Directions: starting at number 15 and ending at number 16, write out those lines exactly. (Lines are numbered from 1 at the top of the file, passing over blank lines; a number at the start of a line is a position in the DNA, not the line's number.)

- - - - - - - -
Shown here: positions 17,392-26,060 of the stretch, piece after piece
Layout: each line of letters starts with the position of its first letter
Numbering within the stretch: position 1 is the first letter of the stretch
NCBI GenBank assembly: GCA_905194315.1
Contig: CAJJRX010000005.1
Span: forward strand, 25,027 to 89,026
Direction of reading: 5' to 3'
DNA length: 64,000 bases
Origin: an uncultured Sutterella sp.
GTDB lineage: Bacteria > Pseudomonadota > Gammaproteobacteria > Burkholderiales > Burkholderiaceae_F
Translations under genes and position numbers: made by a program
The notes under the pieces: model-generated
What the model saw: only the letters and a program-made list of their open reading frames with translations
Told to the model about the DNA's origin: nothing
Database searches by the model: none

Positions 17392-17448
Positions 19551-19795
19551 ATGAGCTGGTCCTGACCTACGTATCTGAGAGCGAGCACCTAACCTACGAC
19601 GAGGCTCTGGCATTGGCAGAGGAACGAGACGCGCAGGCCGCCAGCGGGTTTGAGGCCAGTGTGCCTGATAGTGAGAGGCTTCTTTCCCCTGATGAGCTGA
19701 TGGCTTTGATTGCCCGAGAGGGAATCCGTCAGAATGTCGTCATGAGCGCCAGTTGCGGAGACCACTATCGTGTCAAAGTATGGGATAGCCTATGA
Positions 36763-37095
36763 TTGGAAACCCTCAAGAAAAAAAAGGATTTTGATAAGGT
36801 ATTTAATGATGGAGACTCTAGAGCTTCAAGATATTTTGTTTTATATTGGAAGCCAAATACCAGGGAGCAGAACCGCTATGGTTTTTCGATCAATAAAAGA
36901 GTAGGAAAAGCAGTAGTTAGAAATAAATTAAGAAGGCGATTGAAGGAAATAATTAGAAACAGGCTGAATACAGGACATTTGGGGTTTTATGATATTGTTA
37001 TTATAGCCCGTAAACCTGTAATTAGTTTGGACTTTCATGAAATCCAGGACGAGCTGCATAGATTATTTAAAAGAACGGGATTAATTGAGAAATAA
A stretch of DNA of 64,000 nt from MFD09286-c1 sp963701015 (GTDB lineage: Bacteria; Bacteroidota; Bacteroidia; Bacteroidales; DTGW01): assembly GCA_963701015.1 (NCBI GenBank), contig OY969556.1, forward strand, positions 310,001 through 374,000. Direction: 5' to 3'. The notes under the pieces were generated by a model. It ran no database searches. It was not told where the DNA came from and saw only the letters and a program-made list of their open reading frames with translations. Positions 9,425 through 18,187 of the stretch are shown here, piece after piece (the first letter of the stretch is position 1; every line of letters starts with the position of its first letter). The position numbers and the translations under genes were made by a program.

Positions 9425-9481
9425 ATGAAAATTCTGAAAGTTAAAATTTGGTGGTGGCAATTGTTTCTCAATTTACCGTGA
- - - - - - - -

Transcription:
Database searches by the model: none

Positions 17392-17448